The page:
A large campaign of characterization of the ductile to brittle transition temperature (DBTT) and microstructure has been performed on several commercial and lab-scale pure tungsten grades, potassium doped tungsten alloys, and particle reinforced tungsten grades (with particles of TiC, Y2O3, or ZrC), all integrated in a large-scale neutron irradiation campaign. The DBTT is deduced based on miniaturized three-point bending tests to provide reference data for the assessment of the irradiation effects on the tungsten alloys. This miniaturized geometry is designed to minimize the operational cost of neutron irradiation, to speed up post-irradiation examination, and to reduce the amount of nuclear waste. The resulting DBTT ranges from around −15 up to 450 °C, depending on the material. The potassium doped tungsten alloys have the lowest DBTT, followed by rolled ZrC reinforced tungsten grade, commercial pure tungsten grades, lab-scale pure tungsten grades, and other particle reinforced tungsten grades. The crack plane orientation and microstructure with respect to grain shape and grain boundaries significantly affect the DBTT for forged/rolled tungsten products with elongated grains. The L-T orientation has a lower DBTT compared to the T-L orientation. Moreover, the DBTT difference in the L-T and T-L orientation raises with increasing the grain aspect ratio. An attempt is made to establish a relationship between the density of low and high angle grain boundaries and DBTT value. The obtained relationship is discussed in the frame of mechanical processing (i.e., rolling or forging) to optimize the DBTT by optimized manufacturing. The results are compared to recent computational predictions of the DBTT in tungsten.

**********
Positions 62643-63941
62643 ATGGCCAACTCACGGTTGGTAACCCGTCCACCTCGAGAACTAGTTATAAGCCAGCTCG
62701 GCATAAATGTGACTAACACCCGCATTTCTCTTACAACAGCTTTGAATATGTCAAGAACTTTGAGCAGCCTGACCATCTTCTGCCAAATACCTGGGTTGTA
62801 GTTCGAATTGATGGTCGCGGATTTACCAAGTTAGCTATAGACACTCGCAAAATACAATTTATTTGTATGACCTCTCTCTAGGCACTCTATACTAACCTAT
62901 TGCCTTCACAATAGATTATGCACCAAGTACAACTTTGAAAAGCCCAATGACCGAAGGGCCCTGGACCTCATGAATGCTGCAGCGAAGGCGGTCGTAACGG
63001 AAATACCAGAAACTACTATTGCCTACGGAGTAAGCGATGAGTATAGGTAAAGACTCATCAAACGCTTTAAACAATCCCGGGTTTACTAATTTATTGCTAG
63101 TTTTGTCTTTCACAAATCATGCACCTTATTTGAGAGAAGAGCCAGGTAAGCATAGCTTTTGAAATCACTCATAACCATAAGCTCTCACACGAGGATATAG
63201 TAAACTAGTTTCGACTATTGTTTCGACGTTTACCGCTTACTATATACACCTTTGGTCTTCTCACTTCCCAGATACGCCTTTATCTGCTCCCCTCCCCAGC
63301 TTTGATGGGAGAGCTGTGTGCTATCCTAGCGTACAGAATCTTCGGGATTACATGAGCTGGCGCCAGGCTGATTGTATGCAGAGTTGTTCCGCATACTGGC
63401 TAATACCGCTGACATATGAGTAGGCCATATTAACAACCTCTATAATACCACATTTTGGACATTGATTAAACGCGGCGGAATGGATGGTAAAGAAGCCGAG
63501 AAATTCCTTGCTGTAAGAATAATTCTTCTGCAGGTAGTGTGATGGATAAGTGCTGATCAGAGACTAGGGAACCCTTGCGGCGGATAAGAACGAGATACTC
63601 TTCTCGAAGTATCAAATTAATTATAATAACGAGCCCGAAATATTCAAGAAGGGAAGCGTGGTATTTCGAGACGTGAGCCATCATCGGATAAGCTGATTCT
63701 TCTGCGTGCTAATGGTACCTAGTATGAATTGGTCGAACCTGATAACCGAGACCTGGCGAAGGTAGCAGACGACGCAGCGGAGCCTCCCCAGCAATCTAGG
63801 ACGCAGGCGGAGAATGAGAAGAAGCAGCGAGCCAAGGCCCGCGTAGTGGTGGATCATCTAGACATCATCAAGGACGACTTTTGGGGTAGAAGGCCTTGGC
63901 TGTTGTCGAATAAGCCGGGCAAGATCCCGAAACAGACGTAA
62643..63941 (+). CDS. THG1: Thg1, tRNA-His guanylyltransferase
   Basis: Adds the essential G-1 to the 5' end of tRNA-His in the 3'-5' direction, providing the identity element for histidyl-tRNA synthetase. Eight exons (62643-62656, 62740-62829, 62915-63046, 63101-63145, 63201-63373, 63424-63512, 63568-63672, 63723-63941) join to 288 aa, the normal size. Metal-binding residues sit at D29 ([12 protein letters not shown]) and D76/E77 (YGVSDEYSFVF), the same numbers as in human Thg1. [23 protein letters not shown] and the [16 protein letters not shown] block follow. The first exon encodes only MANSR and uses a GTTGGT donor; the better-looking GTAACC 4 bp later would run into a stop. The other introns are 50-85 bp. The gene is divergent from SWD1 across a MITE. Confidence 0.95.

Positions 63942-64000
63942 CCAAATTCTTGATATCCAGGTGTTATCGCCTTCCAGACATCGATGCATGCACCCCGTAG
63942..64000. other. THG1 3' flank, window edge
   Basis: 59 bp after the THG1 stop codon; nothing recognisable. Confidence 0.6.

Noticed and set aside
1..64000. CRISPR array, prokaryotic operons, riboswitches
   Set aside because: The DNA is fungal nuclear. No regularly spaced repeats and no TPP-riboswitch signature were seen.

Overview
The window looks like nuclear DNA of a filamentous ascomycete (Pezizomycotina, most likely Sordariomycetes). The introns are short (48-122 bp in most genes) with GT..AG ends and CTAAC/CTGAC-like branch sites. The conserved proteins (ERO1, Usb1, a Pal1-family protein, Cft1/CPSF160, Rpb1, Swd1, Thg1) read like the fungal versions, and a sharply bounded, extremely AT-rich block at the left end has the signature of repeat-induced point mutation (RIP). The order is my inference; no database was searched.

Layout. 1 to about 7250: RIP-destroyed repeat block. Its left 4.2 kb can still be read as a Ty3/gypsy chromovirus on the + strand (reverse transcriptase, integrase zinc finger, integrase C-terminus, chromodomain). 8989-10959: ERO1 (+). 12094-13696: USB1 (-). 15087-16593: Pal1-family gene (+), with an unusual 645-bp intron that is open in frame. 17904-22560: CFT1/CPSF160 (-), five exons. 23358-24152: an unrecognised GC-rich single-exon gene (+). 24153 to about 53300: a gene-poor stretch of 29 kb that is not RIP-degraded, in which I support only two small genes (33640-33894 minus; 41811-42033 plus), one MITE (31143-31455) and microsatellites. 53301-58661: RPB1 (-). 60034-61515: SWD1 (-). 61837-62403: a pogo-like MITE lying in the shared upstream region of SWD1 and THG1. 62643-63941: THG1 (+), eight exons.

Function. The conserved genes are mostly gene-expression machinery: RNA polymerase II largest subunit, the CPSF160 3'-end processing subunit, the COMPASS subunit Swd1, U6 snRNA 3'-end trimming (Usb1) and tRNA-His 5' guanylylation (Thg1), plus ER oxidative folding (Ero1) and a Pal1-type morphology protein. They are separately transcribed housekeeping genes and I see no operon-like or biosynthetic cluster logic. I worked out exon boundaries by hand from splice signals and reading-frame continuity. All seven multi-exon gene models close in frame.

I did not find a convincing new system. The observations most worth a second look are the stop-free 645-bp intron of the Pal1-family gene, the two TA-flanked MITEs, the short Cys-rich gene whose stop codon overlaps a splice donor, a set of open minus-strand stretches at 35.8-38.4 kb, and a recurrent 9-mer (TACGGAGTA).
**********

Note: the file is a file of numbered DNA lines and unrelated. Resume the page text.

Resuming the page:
|Number of pages||11|
|Journal||International Journal of Refractory Metals and Hard Materials|
|Publication status||Published - 2021|
- Ductile to brittle transition temperature
- Miniaturized three-point bending